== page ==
Tuning a guitar

[From Rick Marken (940807.2110)]

Peter Cariani (940805) --

Me:

I would have more confidence in (and understanding of) the
"periodicity" alternative to neural currents (the current cherished
neurophysiological assumption of PCT) if you could post a computer
model of a control system that operates on the basis of neural signals
carried in the form of spike periods.

Peter:

J.C.R. Licklider in the 1950's proposed a neural network with delay
lines...Richard Lyon, Roy Patterson, BCJ Moore, Meddis & Hewitt, and
others have developed models for pitch based on Licklider's
concepts

I guess I wasn't clear. I am familiar with the Licklider and related
models. These are transduction models -- describing processes that will
transform variations in auditory waveforms into pulse train variations
that correspond to what subjects report as variations in the pitch of the
waveform. Licklider's is a model of what in PCT is one possible type of
perceptual function, where the output of the function varies in terms of the
interval between spikes, rather than spike rate.

What I was asking for was a model of a _control system_ that controls
the perceptual signal that is the output of such a function. This control
system would be a model of what I used to do (in the 60's) when I
tuned my guitar. I would pluck, say, the low E string. Then, assuming
the E was correct (a false but usually irrelevant assumption) I would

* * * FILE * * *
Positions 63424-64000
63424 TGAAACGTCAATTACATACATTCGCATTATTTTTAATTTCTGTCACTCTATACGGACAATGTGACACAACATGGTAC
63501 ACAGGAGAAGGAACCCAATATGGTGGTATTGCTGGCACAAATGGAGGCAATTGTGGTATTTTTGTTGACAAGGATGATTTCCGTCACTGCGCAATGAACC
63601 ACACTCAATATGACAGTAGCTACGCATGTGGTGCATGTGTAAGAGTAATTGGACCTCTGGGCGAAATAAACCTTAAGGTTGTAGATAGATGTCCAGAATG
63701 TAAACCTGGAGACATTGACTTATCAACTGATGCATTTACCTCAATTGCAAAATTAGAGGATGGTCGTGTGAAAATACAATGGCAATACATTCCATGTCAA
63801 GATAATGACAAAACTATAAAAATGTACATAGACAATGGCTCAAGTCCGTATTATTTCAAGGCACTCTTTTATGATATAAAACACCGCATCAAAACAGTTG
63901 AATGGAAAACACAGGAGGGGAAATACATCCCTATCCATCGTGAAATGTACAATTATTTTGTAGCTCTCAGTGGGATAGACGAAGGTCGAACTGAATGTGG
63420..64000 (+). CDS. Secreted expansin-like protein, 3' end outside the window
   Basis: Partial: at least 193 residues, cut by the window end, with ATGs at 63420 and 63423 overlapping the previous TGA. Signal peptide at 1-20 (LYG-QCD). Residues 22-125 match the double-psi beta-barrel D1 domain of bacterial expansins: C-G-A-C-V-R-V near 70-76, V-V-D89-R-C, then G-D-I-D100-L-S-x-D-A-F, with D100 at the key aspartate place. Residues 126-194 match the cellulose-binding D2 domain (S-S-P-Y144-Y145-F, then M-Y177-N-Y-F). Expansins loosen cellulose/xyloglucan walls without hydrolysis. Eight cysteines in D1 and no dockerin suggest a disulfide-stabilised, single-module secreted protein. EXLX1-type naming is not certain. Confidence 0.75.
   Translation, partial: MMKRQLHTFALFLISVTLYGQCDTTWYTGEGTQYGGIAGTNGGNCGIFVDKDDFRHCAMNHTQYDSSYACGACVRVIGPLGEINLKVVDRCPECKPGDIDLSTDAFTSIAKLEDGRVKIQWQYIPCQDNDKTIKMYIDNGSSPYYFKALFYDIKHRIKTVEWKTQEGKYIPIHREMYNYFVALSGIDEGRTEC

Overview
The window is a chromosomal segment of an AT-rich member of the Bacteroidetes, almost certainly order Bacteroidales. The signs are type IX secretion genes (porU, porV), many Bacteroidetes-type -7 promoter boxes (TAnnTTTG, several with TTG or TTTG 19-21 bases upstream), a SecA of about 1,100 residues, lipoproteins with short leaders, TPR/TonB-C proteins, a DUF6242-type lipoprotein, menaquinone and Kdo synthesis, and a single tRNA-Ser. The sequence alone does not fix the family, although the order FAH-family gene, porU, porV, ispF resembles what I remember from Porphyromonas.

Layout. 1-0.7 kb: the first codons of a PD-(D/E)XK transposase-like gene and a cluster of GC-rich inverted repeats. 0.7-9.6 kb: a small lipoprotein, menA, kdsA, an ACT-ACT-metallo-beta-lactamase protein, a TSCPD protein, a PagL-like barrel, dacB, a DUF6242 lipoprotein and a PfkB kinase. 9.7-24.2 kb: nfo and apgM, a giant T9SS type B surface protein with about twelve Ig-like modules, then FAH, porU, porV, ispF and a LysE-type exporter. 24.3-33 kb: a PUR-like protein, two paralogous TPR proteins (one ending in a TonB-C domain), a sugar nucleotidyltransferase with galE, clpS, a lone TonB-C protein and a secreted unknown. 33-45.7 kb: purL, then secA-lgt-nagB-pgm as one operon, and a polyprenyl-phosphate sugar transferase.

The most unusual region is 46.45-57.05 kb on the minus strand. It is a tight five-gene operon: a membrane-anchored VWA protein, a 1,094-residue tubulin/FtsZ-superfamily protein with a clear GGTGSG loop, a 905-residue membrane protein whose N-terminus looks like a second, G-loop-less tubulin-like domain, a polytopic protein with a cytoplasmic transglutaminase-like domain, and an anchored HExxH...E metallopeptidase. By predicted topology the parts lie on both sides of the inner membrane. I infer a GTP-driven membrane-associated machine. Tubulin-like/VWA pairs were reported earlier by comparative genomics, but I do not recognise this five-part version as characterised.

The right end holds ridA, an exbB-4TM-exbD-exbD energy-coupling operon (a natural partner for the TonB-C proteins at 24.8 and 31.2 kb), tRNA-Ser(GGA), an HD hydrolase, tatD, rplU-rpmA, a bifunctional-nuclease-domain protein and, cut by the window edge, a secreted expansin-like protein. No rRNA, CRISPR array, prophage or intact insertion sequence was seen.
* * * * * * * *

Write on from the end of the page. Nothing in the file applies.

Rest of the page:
adjust the pitch of the B string to match the remembered relationship
to what E sounded like. So I had a reference (from memory) for the
pitch of the B string; I had the actual perception of the pitch of the B
string, and I had an output (the tuning peg) that could be used to bring
the perceived pitch of to the reference.

The periodicity theory of pitch suggests that variations in pitch (at least
of low frequency sounds, including "beats" I presume) are "coded" by
the interval between neural spikes. What I want to see is a pitch
control (guitar tuning) system based on the idea that the controlled
perception is represented by inter-spike interval. I don't doubt that
such a system could be built; I just want to see how it might be done.
Then we can compare the neurological plausibility of such a system to
the system suggested by the PCT "neural current" model. A guitar tuning
system is, of course, very easy to build if you assume that the
perceptual function transforms the acoustical waveform into a "neural
current" representation of pitch

Oh, and the "guitar tuning" control system should have a variable
reference input. The actual pitch to which I tuned, say, the B string,
could be varied (by me) for various reasons, such as changes in what I
took as the actual pitch of E or to produce a "modal" tuning.

Once we design a control system that can tune the guitar, maybe we can
work on a high level system (one that will please all those skeptical AI
types) that can play the PCT theme song -- "The times they are a'
changin'":wink:

Best

Rick

Rick Marken (940807.2110) wrote --

What I was asking for was a model of a _control system_ that controls
the perceptual signal that is the output of such a function. This
control system would be a model of what I used to do (in the 60's)
when I tuned my guitar. I would pluck, say, the low E string. Then,
assuming the E was correct (a false but usually irrelevant
assumption) I would adjust the pitch of the B